When the first tutoring center of this type opened at 826 Valencia in San Francisco, the property owners required its residents to have a storefront operating in tandem with the tutoring center. Eggers facetiously chose to have a pirate supply store, not anticipating how much money this store would generate, assisting with the operating costs of the tutoring center. Thus, having a clever store is now part of the structure of all 826 chapters around the country. 826 NYC has the Brooklyn Superhero Supply Co. The exterior of 826 Chicago touts the building to be “The Boring Store” with signs clearly stating “Not a secret agent supply store.” 826 Seattle is home to Greenwood Space Travel Supply Company.

There are many things a person needs in space, not least of which is freeze-dried ice cream. (Freeze-drying both preserves and reduces the weight of food, removing the water content.) Growing up, this product was a whine-worthy product when visiting the Virginia Air and Space Museum. Over at Greenwood Space Travel Supply Company, we carry four different varieties: mint chocolate chip, chocolate chocolate chip, classic Neapolitan and, my personal favorite, an ice cream sandwich variety, which comes in a retro flying saucer shape.

826 Seattle has many programs, in-school, after-school and during the summer months. Programs are “structured around the belief that great leaps in learning can happen with one-on-one attention and that strong writing skills are fundamental to a child’s future success.” Please make a donation to this inspiring organization that makes a difference in the lives of young people daily. Their current fundraising effort in the Third Annual Mustache-A-Thon; choose a mustache that makes you feel generous and donate toward the cause. Why? Because (a) you know you have $20 and (b) facial hair is lazy and has been getting a free ride for too long! It needs to do something…for the educational advancement in young people. The elections may be over, but you can still make a difference!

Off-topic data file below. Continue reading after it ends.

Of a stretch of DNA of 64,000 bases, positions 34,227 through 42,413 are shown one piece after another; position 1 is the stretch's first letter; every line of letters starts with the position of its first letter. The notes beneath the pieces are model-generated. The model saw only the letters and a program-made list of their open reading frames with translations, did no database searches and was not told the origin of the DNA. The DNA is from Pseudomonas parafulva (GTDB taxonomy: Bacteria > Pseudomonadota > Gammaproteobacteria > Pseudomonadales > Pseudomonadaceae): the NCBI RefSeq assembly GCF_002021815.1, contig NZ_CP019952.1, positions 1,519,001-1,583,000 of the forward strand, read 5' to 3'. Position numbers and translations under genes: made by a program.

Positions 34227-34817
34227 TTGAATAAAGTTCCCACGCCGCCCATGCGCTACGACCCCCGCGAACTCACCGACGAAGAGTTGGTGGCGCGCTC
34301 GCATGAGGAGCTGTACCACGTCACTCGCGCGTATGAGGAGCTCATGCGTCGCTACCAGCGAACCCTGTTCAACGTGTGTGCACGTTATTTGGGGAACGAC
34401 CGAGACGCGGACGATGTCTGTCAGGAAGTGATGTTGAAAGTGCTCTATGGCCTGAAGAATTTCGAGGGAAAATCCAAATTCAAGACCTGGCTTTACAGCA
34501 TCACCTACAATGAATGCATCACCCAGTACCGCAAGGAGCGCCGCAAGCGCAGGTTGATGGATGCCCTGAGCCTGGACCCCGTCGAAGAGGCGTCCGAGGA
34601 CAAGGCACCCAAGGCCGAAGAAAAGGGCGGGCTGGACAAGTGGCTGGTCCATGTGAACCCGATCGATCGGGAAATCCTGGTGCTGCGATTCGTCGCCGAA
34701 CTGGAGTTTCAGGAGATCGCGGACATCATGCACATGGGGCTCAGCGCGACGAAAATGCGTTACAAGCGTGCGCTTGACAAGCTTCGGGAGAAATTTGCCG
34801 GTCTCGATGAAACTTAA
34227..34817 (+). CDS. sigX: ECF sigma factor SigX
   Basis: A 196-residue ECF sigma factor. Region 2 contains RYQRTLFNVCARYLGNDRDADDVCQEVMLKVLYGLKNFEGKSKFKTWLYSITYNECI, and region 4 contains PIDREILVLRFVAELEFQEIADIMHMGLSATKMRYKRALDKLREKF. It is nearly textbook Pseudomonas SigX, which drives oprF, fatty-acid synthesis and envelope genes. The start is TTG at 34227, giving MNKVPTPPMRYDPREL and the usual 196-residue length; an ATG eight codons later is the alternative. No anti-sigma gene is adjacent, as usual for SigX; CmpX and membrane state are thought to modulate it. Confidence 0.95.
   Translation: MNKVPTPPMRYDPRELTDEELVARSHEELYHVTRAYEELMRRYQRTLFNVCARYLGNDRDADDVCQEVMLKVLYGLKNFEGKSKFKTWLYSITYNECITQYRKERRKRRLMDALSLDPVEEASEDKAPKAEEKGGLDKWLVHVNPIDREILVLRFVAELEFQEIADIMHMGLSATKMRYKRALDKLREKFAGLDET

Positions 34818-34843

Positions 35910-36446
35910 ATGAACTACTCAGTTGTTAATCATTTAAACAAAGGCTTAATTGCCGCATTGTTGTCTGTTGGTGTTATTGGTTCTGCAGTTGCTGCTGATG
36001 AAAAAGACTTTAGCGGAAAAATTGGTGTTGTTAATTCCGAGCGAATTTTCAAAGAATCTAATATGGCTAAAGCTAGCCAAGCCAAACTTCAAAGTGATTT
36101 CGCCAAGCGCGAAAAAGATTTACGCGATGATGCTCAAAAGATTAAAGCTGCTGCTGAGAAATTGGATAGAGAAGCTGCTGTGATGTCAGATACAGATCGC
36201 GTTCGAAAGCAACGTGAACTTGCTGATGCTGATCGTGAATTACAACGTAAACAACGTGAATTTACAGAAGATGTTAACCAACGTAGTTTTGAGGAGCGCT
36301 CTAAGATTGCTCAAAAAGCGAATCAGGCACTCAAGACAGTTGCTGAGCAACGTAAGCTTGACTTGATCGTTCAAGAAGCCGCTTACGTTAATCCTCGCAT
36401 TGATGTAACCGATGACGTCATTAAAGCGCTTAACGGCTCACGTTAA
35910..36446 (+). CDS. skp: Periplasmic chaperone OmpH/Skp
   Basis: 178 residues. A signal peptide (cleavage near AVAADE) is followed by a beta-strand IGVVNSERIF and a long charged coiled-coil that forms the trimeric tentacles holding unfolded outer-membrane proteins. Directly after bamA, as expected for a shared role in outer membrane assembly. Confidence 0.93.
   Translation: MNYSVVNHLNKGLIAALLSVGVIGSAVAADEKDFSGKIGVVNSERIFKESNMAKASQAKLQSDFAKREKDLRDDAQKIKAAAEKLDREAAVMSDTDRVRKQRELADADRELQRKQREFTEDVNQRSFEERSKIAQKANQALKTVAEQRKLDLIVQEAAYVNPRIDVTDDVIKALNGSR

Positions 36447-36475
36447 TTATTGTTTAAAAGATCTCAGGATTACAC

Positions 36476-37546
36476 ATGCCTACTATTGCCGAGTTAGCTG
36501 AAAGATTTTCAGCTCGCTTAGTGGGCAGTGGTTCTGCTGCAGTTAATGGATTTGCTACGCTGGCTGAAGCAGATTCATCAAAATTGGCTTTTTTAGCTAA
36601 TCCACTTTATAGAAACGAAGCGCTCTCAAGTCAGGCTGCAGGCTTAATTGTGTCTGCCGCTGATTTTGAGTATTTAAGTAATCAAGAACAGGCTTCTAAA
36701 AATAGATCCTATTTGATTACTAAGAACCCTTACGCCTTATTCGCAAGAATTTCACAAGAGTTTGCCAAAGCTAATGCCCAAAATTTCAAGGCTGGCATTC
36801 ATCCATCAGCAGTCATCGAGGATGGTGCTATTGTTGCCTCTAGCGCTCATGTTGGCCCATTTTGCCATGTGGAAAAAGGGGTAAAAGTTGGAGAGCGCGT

Tuesday, November 4, 2008


Go vote! Now! Stop reading and go vote!

If you're still reading or vote absentee and want to feel like a sucker, there are many establishments giving away free products to folks proudly sporting an "I Voted" sticker. Some examples include:

  • Krispy Kreme
  • Ben & Jerry's
  • Chick-fil-a
Now go vote! And tell others to do the same. Let them know about the free stuff, too.

Monday, November 3, 2008

Gorging on the Gourd of the Gods (Blog Post #50!)

Midnight Halloween night marked the end of the Third Annual Pumpkin Challenge! And no time of the year am I more self-congratulatory than during the conclusion of the year’s Pumpkin Challenge. (One must be when so many see only silliness in that which gives one's little life purpose for a month-and-a-half each year.) Congratulations Self! You knocked last year's (virtually unopposed) record right out of the water!

Granola with pumpkin seed*, Pumpkin bread with chocolate chips and walnuts, Pumpkin pasta with mushroom and sausage*, Ginger pumpkin mousse, Savory pumpkin quiche, Pumpkin butter, Pumpkin ravioli, Curried pumpkin peanut soup, Pumpkin dumplings, Chocolate-covered fig with pumpkin ganache filling, Pumpkin-spiced marshmallow, Pumpkin cheesecake*, Pumpkin ice cream*, Pumpkin pancakes, Pumpkin praline bars, Pumpkin doughnuts, Pumpkin-turkey goulash, Pumpkin cream cheese muffin*, Pumpkin pecan cheesecake*, Pumpkin mascarpone pie, Trinidad spiced pumpkin, Pumpkin bread pudding*, Pumpkin saag, Pumpkin butterhorn, Pumpkin curry, Spiced pumpkin chocolate truffle, Curry pumpkin seeds, Sweet and spicy pumpkin seeds, Chocolate covered pumpkin seeds, Pumpkin spice cake